5. Tough but rewarding. With a fail at the last: I rejected VAL early as impossible and invented the Tex-Mex NACHALLA . Which doesn’t work, food doing double-duty. Really wanted it to be a nachalaa; another who’s never seen HALLAL but has seen HALAAL. Otherwise a tricky, entertaining challenge, surpisingly with no unknowns and only UNDER not parsed. Biggest holdups were CABALLERO, I was in the wrong country trying to remember what a Mafia Don was called… CAPO something; and DJELLABA after I got the B.

  6. I didn’t note my time but it must have been nearly an hour as I found much of it very difficult. And actually it was a DNF because I didn’t get FUJI even after using aids and ended up revealing the answer.

  7. 85 minutes. Too hard to be much fun, but there was some satisfaction in seeing everything in correctly at the end. I’d NHO DJELLABA and couldn’t parse UNDER LOCK AND KEY (v. good), the ‘mechanical’ bit of QUINCE or VALHALLA. Saw the W lipogram, though didn’t spot the double V in DIVVYING as a sort of stand-in.

    Favourite was working out the parsing of URUGUAYAN.

  8. 56 minutes, finally slowing to an absolute crawl in the NE corner where I didn’t know CABALLERO and only barely remembered DJELLABA. I was also looking for a “W” somewhere in there, which didn’t help.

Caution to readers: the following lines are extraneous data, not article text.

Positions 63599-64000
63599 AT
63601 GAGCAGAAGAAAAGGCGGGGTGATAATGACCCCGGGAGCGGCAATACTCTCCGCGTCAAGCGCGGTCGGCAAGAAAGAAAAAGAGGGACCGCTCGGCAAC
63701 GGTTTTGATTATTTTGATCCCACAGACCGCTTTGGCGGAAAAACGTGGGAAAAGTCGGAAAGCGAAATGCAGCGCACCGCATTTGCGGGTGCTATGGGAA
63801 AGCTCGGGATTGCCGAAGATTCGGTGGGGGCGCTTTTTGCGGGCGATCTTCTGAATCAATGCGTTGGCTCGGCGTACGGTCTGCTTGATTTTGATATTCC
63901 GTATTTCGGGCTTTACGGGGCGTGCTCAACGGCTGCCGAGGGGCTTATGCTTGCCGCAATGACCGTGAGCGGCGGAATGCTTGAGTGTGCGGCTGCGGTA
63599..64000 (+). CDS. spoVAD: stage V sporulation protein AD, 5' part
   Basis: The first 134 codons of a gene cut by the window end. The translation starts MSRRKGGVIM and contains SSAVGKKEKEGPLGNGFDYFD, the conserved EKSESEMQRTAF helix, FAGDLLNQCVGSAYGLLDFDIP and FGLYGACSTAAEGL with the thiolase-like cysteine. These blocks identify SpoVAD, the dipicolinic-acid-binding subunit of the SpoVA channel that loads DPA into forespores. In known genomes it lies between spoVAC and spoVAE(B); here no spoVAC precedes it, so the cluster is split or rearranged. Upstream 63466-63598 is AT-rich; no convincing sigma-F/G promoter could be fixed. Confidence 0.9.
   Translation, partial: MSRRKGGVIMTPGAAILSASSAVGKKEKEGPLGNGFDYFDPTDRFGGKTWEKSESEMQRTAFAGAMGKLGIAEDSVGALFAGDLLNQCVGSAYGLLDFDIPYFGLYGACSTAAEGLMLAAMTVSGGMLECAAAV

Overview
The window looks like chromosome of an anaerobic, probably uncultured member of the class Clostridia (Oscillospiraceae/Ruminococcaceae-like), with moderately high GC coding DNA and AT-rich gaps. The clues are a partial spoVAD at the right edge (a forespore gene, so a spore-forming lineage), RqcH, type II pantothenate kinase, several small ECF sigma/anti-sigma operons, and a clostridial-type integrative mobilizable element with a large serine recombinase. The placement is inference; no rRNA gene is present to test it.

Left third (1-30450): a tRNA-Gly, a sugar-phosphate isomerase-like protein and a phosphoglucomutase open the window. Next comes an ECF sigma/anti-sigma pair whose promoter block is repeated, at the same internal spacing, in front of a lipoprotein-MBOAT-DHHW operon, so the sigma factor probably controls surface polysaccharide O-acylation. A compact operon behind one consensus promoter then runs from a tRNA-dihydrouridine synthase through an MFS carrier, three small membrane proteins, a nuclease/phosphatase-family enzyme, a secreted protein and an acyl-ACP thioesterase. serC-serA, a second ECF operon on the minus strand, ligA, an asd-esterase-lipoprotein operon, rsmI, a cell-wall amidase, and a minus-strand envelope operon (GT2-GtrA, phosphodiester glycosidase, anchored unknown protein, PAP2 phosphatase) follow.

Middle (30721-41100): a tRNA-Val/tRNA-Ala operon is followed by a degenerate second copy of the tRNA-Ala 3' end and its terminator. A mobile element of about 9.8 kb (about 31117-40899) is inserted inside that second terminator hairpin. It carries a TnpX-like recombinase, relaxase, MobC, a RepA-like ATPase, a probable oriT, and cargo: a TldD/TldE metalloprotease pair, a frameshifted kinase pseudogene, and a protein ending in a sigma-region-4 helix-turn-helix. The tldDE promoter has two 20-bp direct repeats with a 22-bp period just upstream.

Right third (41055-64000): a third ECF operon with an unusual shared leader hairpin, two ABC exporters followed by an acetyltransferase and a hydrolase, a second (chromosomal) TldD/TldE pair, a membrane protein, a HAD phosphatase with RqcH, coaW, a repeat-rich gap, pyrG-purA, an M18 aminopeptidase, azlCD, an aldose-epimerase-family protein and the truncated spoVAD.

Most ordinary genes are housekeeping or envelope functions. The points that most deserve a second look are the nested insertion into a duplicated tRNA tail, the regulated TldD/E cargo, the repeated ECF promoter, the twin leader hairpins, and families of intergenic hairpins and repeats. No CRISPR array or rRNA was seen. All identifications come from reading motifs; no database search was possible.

9. 23:21. I really enjoyed this puzzle with most clues requiring a fair degree of thought. I finished with DJELLABA which I thought might be related to a jallebi. Having looked it up I see this is not the case, but I’m reminded that a jallebi is “An Asian snack of deep-fried dough covered in syrup”. With the two ingredients that make food taste good – fat and sugar – and little else it sounds delectable.

    1. It just make me think of the fictional land in Terry Pratchett’s Discworld novels, Djelibeybi!

  10. 38.10 so another stodgy effort from me. LOI nee after finally seeing unsexy . Egad was another clue to tax my diminishing brain cells. God, how I loathe these four letter clues.

    Other than that, good puzzle with just djellaba as the unknown but easy enough once I clicked with DJ.
    Thanks setter and blogger.

  11. While he from forth the closet brought a heap
    Of candied apple, quince, and plum, and gourd…

    I gave it the extra 10 mins, so 40 pre-brekker. It was worth it.
    LOI Djellaba after Ill.
    Not sure if the Woman(‘s) in 20ac is a typo.
    Ta setter and G.

  12. 57m 30s
    I thought that was an excellent puzzle but undoubtedly in my ignorance, I query EG as ‘as’ in 22ac and LOCK equalling ‘stick in 5d (under lock and key)
    So many good clues to single out one but I did like NOEL.
    LOI: VALHALLA (Does that constitute an &lit?)
    26ac LET FLY: I became fixated on MAY FLY. At Gatwick in the 60s and 70s the company I worked for issued a daily mayfly, a list of flights scheduled to operate that day.